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Getting Off Online: Race, Gender, and Sexuality in Cyberspace


Understanding the social construction of gender and gender performance within online communities is imperative for social science researchers as the coming decades become increasingly more technological and the cyber age more expansive. The aim of this study is to analyze how race/ethnicity influences gender performance among men who have sex with men (MSM) on and offline. One of the unique aspects of this study is the examination of race, gender, and sexuality online and how it affects the lives of gay men of color, a group studied comparatively less then gay white men. The data is based on content analysis on internet websites and 16 in-depth interviews with men who have sex with men representing various racial/ethnic groups (African-Americans, Mexican-Americans, Mixed-race, and White-Americans). Results from the in-depth interviews revealed the prevalence of sexual racism online and the ways in which it affected how the participants identified online in terms of gender performance and racial and sexual stereotypes. Specifically, many of the participants found ways in which to navigate the sexual marketplace of desire online via the creation of their profiles and allowing the profiles to either play on sexual racialized performance pertinent to their race or manipulate their profiles so that they increased potential mates.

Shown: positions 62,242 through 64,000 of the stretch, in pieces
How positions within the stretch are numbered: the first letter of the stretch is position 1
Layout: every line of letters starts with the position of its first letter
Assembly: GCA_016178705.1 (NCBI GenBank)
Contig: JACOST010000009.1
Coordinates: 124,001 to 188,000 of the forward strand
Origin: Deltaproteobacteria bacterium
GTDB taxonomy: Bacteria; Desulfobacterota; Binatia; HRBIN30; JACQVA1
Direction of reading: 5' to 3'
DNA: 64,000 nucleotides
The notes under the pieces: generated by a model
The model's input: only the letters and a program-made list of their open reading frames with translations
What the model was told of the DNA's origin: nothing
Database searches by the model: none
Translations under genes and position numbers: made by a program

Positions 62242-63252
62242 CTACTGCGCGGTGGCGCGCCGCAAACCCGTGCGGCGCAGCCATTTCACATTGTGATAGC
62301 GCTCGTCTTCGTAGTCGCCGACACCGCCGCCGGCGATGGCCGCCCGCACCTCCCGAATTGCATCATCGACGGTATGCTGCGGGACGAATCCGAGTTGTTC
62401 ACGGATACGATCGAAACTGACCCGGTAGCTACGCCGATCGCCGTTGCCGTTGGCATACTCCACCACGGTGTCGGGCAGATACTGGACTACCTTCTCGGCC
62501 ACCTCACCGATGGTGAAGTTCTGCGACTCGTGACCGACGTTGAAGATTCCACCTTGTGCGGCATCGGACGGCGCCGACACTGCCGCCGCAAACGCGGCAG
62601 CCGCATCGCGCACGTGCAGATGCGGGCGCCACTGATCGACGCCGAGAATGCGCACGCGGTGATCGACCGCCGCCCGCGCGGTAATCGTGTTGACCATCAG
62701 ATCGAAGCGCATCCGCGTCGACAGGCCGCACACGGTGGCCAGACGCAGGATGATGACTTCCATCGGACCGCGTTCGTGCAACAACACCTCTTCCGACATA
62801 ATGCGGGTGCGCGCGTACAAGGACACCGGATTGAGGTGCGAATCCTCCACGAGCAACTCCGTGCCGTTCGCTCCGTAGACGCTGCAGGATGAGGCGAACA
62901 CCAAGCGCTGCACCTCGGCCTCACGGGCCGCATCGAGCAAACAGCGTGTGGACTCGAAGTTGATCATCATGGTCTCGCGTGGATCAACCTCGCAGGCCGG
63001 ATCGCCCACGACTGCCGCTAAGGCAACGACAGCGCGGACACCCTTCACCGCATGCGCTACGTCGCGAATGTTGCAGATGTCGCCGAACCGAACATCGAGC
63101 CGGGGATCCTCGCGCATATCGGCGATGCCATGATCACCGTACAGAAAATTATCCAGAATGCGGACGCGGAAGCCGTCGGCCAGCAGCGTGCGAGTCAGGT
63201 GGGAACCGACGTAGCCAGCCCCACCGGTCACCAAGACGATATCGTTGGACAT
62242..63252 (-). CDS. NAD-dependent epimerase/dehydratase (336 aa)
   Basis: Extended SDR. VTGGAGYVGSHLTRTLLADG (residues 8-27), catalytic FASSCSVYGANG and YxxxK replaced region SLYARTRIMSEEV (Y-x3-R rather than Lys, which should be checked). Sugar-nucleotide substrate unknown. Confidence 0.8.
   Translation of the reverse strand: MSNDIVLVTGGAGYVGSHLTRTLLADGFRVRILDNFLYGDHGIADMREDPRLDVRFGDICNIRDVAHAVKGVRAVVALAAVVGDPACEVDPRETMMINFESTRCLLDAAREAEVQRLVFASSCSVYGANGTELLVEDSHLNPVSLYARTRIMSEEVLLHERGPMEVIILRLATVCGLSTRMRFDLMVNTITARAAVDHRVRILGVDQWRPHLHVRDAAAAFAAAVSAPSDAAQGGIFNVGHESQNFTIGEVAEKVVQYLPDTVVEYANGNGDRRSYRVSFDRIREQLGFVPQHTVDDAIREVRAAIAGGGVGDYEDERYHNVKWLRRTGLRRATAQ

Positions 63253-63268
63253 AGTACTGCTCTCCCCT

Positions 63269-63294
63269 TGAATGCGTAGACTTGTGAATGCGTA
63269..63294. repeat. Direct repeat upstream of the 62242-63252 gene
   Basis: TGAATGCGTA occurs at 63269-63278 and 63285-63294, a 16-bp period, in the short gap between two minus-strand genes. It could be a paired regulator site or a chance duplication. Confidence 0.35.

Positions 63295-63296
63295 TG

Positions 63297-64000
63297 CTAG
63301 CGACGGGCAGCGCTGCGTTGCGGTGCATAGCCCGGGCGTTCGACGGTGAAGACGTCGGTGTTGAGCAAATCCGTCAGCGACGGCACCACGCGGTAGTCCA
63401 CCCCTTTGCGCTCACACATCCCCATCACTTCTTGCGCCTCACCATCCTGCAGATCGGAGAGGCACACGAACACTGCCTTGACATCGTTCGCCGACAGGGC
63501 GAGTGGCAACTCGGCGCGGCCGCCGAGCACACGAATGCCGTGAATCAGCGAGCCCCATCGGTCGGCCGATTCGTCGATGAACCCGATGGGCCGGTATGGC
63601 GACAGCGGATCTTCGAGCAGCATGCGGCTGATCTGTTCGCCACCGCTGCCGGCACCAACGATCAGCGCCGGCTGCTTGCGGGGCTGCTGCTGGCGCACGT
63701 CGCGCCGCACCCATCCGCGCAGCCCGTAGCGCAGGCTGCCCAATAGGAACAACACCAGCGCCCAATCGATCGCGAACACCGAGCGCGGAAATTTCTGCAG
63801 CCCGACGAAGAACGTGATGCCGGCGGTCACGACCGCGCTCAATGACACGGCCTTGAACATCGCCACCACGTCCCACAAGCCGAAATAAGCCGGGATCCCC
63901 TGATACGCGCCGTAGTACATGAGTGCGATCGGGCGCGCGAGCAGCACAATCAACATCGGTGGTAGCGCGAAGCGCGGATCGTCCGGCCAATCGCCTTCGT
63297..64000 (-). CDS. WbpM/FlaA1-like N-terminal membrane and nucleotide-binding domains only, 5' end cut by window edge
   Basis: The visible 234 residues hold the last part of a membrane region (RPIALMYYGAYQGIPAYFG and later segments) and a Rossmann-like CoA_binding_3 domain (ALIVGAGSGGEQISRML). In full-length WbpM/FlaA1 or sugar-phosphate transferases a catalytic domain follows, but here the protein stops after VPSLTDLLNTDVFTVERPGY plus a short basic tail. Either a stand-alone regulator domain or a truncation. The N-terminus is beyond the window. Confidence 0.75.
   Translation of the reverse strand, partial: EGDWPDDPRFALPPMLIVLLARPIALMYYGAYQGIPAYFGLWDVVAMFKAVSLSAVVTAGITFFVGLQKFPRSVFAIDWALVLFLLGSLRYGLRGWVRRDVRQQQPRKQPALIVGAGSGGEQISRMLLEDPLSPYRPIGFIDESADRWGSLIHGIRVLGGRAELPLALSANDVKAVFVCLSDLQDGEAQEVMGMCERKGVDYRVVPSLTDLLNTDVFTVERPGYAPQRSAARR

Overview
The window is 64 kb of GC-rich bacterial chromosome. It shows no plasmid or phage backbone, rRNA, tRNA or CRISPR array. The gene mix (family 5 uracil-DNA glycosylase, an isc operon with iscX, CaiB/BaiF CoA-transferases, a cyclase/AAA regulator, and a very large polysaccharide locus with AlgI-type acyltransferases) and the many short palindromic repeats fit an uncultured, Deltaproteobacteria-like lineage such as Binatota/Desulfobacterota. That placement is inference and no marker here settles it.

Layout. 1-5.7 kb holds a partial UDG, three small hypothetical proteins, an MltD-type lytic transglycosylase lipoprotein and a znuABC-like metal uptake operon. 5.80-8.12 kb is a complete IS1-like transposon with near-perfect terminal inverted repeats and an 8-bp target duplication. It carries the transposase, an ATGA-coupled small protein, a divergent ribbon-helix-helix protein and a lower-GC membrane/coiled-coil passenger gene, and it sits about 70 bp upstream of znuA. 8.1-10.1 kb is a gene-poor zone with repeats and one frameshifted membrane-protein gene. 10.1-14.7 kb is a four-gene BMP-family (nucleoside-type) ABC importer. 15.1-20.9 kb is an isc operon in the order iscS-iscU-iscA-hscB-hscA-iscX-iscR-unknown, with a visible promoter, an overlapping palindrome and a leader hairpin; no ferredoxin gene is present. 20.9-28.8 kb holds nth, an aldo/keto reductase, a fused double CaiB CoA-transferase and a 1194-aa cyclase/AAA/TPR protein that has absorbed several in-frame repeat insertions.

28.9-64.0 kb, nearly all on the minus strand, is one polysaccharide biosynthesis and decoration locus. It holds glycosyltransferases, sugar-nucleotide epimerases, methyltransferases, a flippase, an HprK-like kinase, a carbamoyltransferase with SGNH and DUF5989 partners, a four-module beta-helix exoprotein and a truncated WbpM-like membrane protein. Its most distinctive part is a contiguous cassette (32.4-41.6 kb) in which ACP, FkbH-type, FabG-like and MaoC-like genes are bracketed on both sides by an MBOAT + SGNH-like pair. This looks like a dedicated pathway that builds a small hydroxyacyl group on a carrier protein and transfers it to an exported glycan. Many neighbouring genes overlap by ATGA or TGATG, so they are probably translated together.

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Correspondence to Jesus Smith .

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© 2014 Springer Science+Business Media Dordrecht

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Smith, J. (2014). Getting Off Online: Race, Gender, and Sexuality in Cyberspace. In: Farris, D., Davis, M., Compton, D. (eds) Illuminating How Identities, Stereotypes and Inequalities Matter through Gender Studies. Springer, Dordrecht.

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